The handful of inside linebackers slated to go in the middle rounds includes Wisconsin's Chris Borland (5-11, 245), Stanford's Shayne Skov (6-2, 245), Florida State's Christian Jones (6-3, 234) and LSU's Lamin Barrow (6-1, 229).
Like so many of the linebackers, inside or out, Jones is well aware that he'll likely have to earn a role on special teams before defense becomes part of the picture. He wouldn't have it any other way.
"I've been playing ever since I've been in high school," he said. "I played four years in college. It's something I'm used to. I'd be worried if I wasn't playing special teams. I'm expecting to play it when I get there. I think I have the right mindset so far."
He's also another versatile athlete who moved all around the front seven for the Seminoles. That might be something that is of value to NFL teams in the age of significant sub packages and unique fronts.
"I consider myself to be a versatile guy," Jones said. "I'm not too sure where teams want me – inside or outside. A lot of teams have different schemes. Whoever takes me is getting somebody unselfish who will play whatever they need me to play to help out the team."
Two interesting names to keep an eye on late in the draft in terms of inside linebackers are Michigan State's Max Bullough (6-3, 249) and Iowa's James Morris (6-1, 240).
Bullough was the centerpiece of the Spartan's No. 1 defense, a two-time captain and leader on the field. He was supremely productive with 299 career tackles and 40 starts.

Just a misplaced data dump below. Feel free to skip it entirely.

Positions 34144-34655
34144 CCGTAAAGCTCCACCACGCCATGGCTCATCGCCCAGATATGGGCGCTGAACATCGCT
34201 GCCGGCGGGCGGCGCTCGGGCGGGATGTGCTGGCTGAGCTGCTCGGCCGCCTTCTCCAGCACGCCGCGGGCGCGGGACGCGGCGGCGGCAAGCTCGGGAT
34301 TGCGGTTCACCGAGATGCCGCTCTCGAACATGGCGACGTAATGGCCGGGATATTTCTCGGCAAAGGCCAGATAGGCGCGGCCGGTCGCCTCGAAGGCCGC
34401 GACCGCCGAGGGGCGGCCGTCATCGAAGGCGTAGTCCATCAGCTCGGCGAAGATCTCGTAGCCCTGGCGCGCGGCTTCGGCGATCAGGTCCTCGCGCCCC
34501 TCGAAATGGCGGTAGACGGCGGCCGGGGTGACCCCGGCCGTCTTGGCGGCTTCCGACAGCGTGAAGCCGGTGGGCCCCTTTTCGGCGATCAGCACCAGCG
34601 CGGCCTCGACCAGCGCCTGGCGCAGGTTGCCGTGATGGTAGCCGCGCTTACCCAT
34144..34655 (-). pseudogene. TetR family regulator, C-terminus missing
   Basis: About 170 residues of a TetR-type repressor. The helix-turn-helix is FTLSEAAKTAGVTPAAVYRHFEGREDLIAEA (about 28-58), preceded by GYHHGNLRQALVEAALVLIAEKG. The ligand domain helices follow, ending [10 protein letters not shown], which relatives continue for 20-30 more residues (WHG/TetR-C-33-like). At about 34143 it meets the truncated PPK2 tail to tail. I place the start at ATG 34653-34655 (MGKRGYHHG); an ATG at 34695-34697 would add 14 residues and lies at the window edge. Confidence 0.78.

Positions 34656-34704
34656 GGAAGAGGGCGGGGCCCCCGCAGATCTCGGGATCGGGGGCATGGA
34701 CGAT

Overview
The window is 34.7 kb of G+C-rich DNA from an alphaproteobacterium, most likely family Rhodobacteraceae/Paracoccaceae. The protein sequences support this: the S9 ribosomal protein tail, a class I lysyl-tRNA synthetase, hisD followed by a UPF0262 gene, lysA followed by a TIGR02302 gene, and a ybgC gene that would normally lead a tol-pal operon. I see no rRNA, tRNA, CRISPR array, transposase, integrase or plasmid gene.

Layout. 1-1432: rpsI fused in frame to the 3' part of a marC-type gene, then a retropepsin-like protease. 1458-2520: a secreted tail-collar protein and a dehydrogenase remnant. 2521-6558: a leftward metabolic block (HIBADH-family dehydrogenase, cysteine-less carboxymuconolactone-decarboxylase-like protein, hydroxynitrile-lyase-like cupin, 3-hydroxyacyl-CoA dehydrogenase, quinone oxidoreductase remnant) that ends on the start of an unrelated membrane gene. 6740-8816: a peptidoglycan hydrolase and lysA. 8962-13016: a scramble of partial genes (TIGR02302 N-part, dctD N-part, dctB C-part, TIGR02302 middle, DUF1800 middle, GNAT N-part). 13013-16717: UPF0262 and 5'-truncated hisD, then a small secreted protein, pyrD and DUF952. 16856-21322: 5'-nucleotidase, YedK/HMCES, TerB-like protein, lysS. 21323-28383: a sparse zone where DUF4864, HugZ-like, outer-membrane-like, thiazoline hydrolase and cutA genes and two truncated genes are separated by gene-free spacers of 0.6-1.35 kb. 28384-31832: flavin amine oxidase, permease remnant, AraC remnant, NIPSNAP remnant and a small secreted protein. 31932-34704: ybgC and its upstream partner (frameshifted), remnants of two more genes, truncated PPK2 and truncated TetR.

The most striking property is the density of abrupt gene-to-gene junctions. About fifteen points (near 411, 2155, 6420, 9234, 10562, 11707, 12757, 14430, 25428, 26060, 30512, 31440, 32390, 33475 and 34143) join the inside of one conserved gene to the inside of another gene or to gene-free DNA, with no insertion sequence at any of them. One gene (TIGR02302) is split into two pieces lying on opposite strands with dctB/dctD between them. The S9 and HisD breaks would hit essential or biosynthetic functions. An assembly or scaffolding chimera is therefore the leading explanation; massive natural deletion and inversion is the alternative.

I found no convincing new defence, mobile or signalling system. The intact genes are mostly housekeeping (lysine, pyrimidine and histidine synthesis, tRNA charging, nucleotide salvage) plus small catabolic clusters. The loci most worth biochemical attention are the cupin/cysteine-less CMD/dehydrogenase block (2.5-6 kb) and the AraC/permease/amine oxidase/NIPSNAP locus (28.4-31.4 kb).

But he was also suspended last Christmas prior to Michigan State's trip to the Rose Bowl.
"I'm not discussing it right now, it's a personal issue, I'm moving forward from it, I made a mistake," Bullough said of the suspension for an unspecified violation. "I let down my teammates, I let down my coaches, I let down my family but right now I'm moving forward."
He said he's explained the situation with NFL teams and seems comfortable with how that played out in interviews.
"I've talked to the NFL teams, they all know what happened, the situation," Bullough concluded. "Moving forward, it's not going to affect my draft status whatsoever."
Moving forward Bullough feels like he can be a great team player and leader on defense just like he was for the Spartans prior to the controversial end to his college career.
"I think the most important thing is if you draft Max Bullough you're not only getting a football player, you're getting a leader," he said. "You're getting a guy who's been around success. If you look at our defense we've been top 3 in the nation the last three years and I've been a mainstay part of that — along with a lot of other guys and our coaches. In no way am I taking credit for that. But there's definitely been success around our program and I've been there for it. I think I make the whole unit better, I think I make the whole defense better. Not just being a playmaker and being out there, but I think I can make the whole team better."
Morris is well-rounded athlete who had by far his best season for the Hawkeyes as a senior when he had 106 tackles, 17 for a loss, seven sacks and four interceptions.
"If you had asked me before this year I'd say I didn't put a lot of stock in statistics, because I didn't have any," Morris joked.
Morris is also a National Football Foundation National Scholar-Athlete, a rare feat for a draft-eligible prospect.
"It means a lot," he said of the honor. "It's very humbling. I'm proud of it."
It would also mean a lot to Morris to hear his name called on draft weekend, a hope that all the linebackers in attendance this week at the Combine share.
Given the Patriots track record taking linebackers with great frequency over the years, even if not near the top of their picks, there is a good chance one of those guys will get the call to come to New England come May.